| THE NEW AFRICAN|
A History of the Radical Review, with Cape Escape 1964, an account of the authors' escape from South Africa
by Randolph Vigne and James Currey
The New African - The Radical Review was first published in Cape Town in 1962. Over the next seven years the magazine brought together white South Africans and influential Black writers: Bessie Head, Lewis Nkosi, Ngugi wa Thiong'o, Ndabaningi Sithole, Can Themba, and others. It provided a place for independent radical thinking and creative writing about Africa.
It was 'a magazine aimed at opening up debate and spreading the word about the new Africa. The New African - subtitled 'the radical monthly' - was founded to speak for this new Africa, a newly born concept to analyse, report on and rejoice in. It also looked ahead to the ultimate collapse of white-racial supremacy strategies and the dawn of non-racial democracy in South Africa.
It soon attracted unwanted attention: the issue of 28 March 1964 records 'On 9 March 1964 policemen from the Cape Town security police HQ raided the offices of The New African.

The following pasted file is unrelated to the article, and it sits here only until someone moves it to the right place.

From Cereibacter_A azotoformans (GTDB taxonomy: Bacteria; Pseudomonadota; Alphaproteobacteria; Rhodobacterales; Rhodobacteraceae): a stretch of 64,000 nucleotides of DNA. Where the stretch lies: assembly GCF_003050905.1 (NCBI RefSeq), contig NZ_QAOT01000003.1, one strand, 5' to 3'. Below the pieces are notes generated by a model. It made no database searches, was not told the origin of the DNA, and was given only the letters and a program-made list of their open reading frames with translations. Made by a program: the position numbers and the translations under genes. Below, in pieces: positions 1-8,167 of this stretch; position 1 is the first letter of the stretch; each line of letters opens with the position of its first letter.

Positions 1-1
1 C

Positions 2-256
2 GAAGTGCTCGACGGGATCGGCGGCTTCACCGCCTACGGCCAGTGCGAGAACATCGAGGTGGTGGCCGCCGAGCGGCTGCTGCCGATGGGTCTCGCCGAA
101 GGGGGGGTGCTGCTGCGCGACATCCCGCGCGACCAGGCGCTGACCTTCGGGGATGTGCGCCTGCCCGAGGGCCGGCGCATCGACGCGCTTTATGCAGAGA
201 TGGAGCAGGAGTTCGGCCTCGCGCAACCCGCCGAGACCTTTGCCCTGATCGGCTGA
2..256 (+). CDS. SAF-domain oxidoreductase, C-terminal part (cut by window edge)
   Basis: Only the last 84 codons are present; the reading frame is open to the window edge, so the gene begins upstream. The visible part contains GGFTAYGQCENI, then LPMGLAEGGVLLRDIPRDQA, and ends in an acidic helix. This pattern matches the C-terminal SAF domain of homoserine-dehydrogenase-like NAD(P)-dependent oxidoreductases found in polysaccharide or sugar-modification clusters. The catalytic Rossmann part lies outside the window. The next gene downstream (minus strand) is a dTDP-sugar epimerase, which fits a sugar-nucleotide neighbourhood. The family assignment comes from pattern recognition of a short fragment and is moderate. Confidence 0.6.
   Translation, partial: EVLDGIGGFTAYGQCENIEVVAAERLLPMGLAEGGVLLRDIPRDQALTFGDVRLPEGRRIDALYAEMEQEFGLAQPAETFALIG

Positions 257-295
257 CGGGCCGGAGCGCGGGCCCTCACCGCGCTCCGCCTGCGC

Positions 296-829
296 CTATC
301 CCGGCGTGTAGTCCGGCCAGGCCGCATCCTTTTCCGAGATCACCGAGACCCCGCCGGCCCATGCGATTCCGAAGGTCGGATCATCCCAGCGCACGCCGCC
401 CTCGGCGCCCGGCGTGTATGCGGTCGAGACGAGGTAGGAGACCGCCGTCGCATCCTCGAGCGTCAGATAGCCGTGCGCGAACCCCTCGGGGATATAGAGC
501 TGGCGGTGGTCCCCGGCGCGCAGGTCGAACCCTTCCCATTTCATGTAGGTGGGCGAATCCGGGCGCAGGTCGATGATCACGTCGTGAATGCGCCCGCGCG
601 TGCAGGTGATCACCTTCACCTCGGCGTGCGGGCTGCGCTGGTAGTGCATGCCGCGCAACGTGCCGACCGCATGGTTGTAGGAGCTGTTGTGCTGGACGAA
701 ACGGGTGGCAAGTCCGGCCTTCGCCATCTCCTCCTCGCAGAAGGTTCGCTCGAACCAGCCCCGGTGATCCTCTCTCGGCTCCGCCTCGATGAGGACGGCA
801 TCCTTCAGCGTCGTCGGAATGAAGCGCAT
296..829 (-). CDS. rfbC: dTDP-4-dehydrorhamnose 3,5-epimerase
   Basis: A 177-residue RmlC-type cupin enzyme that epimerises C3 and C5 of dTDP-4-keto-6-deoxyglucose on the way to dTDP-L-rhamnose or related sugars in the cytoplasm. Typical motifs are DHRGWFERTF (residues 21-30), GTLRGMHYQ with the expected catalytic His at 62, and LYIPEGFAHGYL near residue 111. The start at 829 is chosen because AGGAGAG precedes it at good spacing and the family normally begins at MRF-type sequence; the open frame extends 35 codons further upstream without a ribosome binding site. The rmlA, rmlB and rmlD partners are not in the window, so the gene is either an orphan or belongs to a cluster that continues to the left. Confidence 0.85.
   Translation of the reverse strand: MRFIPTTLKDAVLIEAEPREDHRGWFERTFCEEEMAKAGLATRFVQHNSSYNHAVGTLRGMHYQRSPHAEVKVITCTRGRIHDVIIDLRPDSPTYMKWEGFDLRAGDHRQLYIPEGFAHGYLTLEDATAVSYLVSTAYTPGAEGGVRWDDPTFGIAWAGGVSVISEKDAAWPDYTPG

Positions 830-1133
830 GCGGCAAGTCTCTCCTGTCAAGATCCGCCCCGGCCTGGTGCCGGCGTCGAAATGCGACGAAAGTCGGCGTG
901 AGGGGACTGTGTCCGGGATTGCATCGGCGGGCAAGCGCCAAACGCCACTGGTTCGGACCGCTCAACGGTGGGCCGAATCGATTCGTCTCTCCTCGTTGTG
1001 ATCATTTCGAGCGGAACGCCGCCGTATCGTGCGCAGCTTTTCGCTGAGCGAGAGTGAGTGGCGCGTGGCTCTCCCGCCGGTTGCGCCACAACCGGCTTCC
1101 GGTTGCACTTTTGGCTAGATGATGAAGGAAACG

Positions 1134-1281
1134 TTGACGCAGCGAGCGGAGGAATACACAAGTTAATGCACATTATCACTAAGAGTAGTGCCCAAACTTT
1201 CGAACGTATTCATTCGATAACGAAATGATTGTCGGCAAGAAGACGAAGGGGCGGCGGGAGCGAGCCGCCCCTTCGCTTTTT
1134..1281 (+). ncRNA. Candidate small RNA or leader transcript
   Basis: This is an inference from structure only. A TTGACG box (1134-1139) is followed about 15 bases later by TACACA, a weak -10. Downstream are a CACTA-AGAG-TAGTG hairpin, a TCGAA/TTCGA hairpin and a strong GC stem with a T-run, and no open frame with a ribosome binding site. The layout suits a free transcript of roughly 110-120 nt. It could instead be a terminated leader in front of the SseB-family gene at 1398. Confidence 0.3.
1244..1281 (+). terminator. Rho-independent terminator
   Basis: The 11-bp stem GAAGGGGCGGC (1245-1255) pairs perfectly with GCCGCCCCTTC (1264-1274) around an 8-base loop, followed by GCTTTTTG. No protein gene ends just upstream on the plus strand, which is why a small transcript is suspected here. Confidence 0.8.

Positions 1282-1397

The entire contents
. from a locked filing cabinet, carried by four (black) constables, to a handful of rubber stamps carried by one (white) constable.' Editors were forced to flee. Printing was now done in London and copies were smuggled back to South Africa.
This book outlines the scope of its publishing and then turns to an account of the escape of Randolph Vigne, clandestine editor of The New African, from Cape Town to Canada, facilitated by James Currey and the latter's own departure from South Africa.
With 8 black & white magazine covers and photos.
paperback, 73 pages